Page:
Submitted to: Interscience Conference on Antimicrobial Agents & Chemotherapy Proceedings
Publication Type: Abstract Only
Publication Acceptance Date: 7/18/2008
Publication Date: N/A
Citation: Interpretive Summary:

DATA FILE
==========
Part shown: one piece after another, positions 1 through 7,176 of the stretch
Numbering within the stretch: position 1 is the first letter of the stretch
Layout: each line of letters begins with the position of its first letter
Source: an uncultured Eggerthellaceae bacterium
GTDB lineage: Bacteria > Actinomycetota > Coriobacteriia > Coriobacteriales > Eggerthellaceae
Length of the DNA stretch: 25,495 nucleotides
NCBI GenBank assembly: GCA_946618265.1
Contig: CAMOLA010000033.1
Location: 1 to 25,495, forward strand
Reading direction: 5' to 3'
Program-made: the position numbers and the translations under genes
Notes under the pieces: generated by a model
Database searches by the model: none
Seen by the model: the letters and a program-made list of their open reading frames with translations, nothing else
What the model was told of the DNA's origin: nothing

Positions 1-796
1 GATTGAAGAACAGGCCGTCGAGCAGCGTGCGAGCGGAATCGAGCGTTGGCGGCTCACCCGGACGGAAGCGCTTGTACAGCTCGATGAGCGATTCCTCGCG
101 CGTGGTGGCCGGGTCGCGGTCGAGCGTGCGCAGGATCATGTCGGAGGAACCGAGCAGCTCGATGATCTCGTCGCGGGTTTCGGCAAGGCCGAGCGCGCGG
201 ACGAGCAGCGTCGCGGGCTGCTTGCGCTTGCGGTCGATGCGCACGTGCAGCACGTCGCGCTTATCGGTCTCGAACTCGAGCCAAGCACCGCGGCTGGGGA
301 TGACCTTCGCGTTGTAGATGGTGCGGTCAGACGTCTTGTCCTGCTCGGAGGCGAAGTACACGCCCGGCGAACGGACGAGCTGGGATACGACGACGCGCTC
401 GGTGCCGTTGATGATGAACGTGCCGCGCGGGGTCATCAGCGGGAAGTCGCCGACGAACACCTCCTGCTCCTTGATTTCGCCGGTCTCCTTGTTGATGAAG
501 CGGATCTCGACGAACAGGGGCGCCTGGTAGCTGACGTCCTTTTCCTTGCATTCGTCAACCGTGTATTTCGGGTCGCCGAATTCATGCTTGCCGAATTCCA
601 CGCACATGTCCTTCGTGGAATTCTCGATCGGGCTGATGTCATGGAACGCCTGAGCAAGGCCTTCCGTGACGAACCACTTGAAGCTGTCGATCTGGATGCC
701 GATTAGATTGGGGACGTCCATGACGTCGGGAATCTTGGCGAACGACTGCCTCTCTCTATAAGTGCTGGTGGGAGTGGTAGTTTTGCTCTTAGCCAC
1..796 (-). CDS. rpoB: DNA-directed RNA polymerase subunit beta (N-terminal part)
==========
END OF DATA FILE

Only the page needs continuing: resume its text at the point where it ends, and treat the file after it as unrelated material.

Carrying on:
Technical Abstract: Background: Shiga toxin (Stx) binding to polymorphonuclear leukocytes (PMN) is hypothesized to play a role in the pathogenesis of Shiga toxin-producing Escherichia coli (STEC) disease in humans. Pigs are an excellent model for studying the role of PMN in STEC disease because, like humans, they are susceptible to Stx-mediated disease and Stx binds to porcine PMN in vitro. The objective of this study was to evaluate effects of Stx2 on the viability and oxidative burst of isolated porcine granulocytes. Methods: Binding and internalization of Stx2 or the non-toxic binding subunit of Stx2 (Stx2B) to granulocytes isolated from 4 healthy pigs, and the effects on granulocyte viability and oxidative burst were monitored by flow cytometry. Effects on granulocytes incubated with Stx2 were compared to effects on granulocytes incubated with Stx2B, with Stx2 or Stx2B pre-incubated with a monoclonal antibody against the B subunit, or with cell culture medium alone. Results: Granulocyte preparations contained PMN and eosinophils (EOS) that bound and internalized both Stx2 and Stx2B. Incubation with Stx2, but not with Stx2B , increased the mean percentage of apoptotic cells when compared to the medium control (PMN 82% vs. 37% and EOS 65% vs. 33%, respectively; p<0.001) and reduced the mean percentage of cells capable of an oxidative burst when compared to the medium control (PMN 32% vs. 82% and EOS 30% vs. 63%, respectively; p<0.001). Pre-incubation of Stx2 with monoclonal antibodies against the Stx2B prevented Stx2 binding and effects on apoptosis and oxidative burst. Conclusion:This study showing that Stx interacts with both porcine PMN and EOS extends the evidence that PMN may contribute to STEC pathogenesis. The porcine Stx-mediated disease model will facilitate further investigations on what role granulocytes play in STEC disease.